Monday, October 29, 2012

Chart of the Day: are Britain's pubs being taxed to death?

The British pub is truly a unique institution. - article in City Wire Money

The modestly named Public House has been a fundamental part of our nation's diverse cultural heritage since at least Roman times. Pubs are woven into our history, heritage and sense of place. Uniquely they are places to meet and socialise in, spend time sharing conversation, reflection and relaxation.

More than any other businesses, pubs revolve around people, the communities they serve. Yet all over the country pubs have become run down, neglected, unattractive places abandoned, shut and boarded up forever. This reality is affecting millions of people in communities everywhere...

It's the result of the nation's pub building stock being bought up by Private Equity then systemically and cynically asset stripped to return profit to boards of directors whose social time is spent in wine bars and shareholders who don't need the money and to repay debts the boards raised to buy the pubs in the first place. On the leased side of the pub sector the intervention of Private Equity has starved pubs of investment on a grand scale and led directly to thousands of pub failures while the managed side of the sector has inevitably thrown up thousands of anodyne carbon copy pub 'brands' to grace our towns and cities with pubs we don't want selling products at prices that hurt.

This is a cultural crime of unprecedented national proportions and will be remembered for imposing as significant an impact on British Society as the dissolution of the monasteries but without the upside for the common populace.

CEO and COO's responsible for this devastation to the British way of life should be banged up and the keys thrown away.

Here is a video from CAMRA which gives a fair and accurate presentation of the root of the problem.

Some people are working to arrest this decline:

Well Anonymous - the market is a lot more nuanced than your distillation suggests but there is a point to your son's observations, which are not without merit. Private Equity driven pubcos have actively, aggressively marketed to and attracted people who do not have experience of business, or of pubs, for their money to be the source of investment in the bricks and mortar of the tied pub sector.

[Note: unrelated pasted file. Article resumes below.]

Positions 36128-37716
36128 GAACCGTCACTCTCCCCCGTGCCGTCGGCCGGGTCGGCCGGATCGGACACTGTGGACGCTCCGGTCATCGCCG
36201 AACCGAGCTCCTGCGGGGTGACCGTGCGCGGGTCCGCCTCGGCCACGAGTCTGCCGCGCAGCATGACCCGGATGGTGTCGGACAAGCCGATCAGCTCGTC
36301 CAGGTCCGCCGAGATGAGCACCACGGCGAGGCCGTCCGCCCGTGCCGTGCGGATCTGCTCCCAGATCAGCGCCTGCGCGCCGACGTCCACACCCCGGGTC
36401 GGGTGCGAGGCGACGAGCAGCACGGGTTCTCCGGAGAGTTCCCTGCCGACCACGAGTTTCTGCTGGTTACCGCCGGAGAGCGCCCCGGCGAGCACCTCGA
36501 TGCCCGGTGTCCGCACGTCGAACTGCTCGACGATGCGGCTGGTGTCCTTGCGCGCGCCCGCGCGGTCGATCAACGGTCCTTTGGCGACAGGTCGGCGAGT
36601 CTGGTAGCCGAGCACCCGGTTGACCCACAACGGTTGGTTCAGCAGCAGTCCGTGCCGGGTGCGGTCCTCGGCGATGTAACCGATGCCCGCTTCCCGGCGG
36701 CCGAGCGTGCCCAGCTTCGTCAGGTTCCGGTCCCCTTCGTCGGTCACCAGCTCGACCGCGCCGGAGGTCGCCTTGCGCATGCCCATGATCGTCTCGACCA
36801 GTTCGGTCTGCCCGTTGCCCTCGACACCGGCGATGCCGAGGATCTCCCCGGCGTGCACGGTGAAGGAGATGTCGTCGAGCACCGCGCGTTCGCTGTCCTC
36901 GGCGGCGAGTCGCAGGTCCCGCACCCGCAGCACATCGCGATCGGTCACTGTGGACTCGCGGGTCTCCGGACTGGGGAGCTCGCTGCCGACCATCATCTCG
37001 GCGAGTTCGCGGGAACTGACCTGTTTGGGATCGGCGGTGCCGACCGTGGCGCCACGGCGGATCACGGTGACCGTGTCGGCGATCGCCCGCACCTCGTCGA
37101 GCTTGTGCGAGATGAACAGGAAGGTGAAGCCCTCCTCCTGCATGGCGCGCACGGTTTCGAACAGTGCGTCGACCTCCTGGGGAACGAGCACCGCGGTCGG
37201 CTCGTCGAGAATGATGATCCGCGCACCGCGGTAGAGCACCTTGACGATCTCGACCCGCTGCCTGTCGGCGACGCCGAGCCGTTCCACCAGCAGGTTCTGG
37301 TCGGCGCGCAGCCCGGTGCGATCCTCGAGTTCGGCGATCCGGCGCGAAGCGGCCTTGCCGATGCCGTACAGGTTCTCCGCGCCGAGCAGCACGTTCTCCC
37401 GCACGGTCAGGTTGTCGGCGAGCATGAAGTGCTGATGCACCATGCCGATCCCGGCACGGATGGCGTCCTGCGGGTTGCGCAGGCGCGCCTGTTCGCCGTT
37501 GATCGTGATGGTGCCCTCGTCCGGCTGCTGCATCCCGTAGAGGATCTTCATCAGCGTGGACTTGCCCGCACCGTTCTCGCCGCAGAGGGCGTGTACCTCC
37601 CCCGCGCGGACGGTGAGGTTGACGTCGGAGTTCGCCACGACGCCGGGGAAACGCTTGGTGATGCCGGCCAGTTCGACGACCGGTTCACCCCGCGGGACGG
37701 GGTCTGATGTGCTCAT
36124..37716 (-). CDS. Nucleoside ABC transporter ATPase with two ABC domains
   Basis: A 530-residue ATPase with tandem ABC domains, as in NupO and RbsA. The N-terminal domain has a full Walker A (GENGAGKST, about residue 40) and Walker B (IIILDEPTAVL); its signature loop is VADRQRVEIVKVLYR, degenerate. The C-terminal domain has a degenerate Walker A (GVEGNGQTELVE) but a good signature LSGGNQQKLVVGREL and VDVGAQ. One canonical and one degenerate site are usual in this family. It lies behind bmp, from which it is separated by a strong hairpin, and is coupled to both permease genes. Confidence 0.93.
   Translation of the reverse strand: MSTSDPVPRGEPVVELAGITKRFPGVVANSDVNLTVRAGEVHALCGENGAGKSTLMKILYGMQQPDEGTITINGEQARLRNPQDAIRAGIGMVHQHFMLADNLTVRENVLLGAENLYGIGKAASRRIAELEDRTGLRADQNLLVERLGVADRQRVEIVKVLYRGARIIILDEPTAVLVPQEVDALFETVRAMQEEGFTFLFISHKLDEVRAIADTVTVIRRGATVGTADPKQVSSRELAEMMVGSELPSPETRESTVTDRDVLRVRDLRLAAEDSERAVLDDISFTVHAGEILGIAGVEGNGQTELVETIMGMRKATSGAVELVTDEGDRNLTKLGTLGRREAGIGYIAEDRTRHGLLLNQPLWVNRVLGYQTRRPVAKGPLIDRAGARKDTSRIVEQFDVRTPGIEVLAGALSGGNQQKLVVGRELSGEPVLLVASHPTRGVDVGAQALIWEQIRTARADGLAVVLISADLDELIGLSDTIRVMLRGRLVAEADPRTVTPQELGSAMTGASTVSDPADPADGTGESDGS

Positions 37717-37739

They have irresponsibly leased out more than half of the nation's pubs to anyone (some highly experienced and skilled publicans among them) who's had enough money to put up for a lease - in what the pubco's call 'partnership' arrangements where the pubco adds its experience, standing and buying power into the mix with a tenant who has the drive and enthusiasm to make a business work.

The reality is the pubco rents the property for more than it's worth and charges double the price for beer the tenant would pay if they were in a free of tie lease - the pubco provides no support whatsoever other than to fine the lessees if they ever buy beer outside of their agreement, which happens as soon as the lessees realise their rent and beer prices mean they are losing money. When that tenant has lost everything they've put in including their shirt and sweat and soul the pubco gets the pub back as inland revenue push out the lessees and then gets a new sucker in. It's called Churn and is a well understood business mechanism used to stimulate in the pub sector.

Coffee shops have been burgeoning because pubs have not innovated - in large part because of the Private Equity factors above. Pubco's have not invested in pubs - their wilful, greedy, short term and completely unsustainable business model instead has totally ripped the heart out of them.

This is why you walk into pubs all over the UK and they still trade on carpets that are forty years old and are unable to serve a cappuccino - they can't afford the equipment.

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